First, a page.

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Inland Type Foundry / Specimen book and catalog: a price list of printer's supplies, type, rules and accessories of the very late designs which facilitate the economical production of superior printing: a notable improvement is the casting of all type on standard line & unit sets
(1907, c1906)

Specimen book and catalog,   pp. 3-240 PDF (60.7 MB)

Page 3

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The Question of Quality  ... The keen competition which obtains in every branch
of the printing industry has produced the unfortunate result that the printer,
in purchasing material, too often looks only at the first cost when placing
his order. Unfortunate, because there is as great a difference in the various
qualities of type as in the various grades of paper, ink, or printing itself, and
low-priced type is always the dearest in the end. While in the last decade
great improvements have been made in the durability and accuracy of type,
many of the foundries limit their competition to price alone, the result being an
inferior article which is dear at any price. A few dollars saved by purchasing
type which is not of the very best often involves a loss of many hundred times
the amount. A large number of printers will testify that in accuracy, finish
and improved wearing qualities alone, our products so far surpass all others
as to justify a large increase in price, if we were disposed to make it. With the
single exception of point bodies, until the Inland Type Foundry entered the
field, little attention was given to the production of type which would economize
the time of the compositor and pressman.
Labor-Saving........... The introduction of our new system of Standard Line Unit
Set Type, with its many labor-saving features, is of vast importance to all
printers, because by its use they can do Superior work at a great saving of time and
labor, as well as saving a large amount of material, and consequently its first cost.
Type and Wages ... ._.....In all offices the amount invested in type is small when
compared with the yearly expenditure for wages in the composing-room. It
therefore follows that type which accomplishes the saving of, say, only 10 per
cent. in labor will cost the proprietor nothing, as it will pay for itself in a year,
and thereafter yield a large profit on the investment. The printers who have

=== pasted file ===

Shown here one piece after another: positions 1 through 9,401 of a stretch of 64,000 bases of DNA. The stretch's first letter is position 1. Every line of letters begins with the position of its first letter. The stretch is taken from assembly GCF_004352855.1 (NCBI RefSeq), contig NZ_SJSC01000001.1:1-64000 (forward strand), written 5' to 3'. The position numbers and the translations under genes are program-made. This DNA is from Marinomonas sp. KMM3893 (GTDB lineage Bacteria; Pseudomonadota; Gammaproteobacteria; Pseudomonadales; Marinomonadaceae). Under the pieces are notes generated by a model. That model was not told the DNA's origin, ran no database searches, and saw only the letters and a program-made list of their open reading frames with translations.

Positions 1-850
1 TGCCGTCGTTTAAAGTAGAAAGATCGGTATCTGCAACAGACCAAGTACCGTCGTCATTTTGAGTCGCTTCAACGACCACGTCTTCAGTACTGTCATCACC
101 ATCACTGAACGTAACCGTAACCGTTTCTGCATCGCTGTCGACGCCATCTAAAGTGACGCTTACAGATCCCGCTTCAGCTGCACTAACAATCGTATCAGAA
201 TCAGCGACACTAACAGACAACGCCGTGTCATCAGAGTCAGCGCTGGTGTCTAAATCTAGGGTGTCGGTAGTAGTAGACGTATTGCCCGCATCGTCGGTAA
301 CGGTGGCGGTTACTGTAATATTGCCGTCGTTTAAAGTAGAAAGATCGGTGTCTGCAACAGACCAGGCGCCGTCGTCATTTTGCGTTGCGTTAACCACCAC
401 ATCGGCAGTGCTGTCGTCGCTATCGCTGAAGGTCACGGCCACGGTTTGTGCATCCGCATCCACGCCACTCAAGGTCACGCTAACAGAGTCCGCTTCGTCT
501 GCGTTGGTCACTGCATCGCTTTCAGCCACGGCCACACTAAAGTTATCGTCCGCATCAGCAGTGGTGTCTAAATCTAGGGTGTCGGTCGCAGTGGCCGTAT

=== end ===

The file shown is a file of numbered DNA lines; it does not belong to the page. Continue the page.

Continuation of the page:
adopted our system will testify that the saving in composition is large; in some
cases being fully 50 per cent. Not only is this true of the composing-roon,
but it also applies in no small degree to the press-room. Standard Line Unit
Set Type, being absolutely true and of uniform hight, requires much less
"patching up," and effects a consequent saving of much time in make-ready.
Point Bodies......... .Not a single objection can be urged against this system. Be-
ing cast on point bodies, our type will work to advantage with that of other foundries.
It is unnecessary for an office to be entirely equipped with our material to derive
benefit from Standard Line Type. However, the larger the amount of our type, the
greater the saving. We are convinced that every practical printer who once
gives it a trial will find that it will pay him to replace his old type with STAND-
ARD LINE, as the saving of labor in his composition alone, to say nothing of
the time gained in make-ready, will pay for it in a very short time.
STANDARD LINE.P..........erhaps the most important of our many improvements
is STANDARD LINE. All our faces on each body-Romans, Italics, Gothics,
Antiques, Gennani, Zerts, and all other job faces-line with one another at the
bottom. The following lines show a number of our 12-point faces:
Great improvement in Lining faces
This enables the compositor to give emphasis to a word by using some heavy
job face in the body of an article, as exemplified in this article, or as in the
following line, which shows a few words of our Gothic No. 1 and Old Style No. 9:
Perfect lining is secured by our system
With ordinary type the work would look like this:
Perfect lining     is secured by our system
Or it would be necessary to line the type by justifying with cardboard, consuming
a great amount of time, precluding the possibility of setting it solid, or producing
only an indifferent effect.
ST. Louis, Mo., U. S. A.

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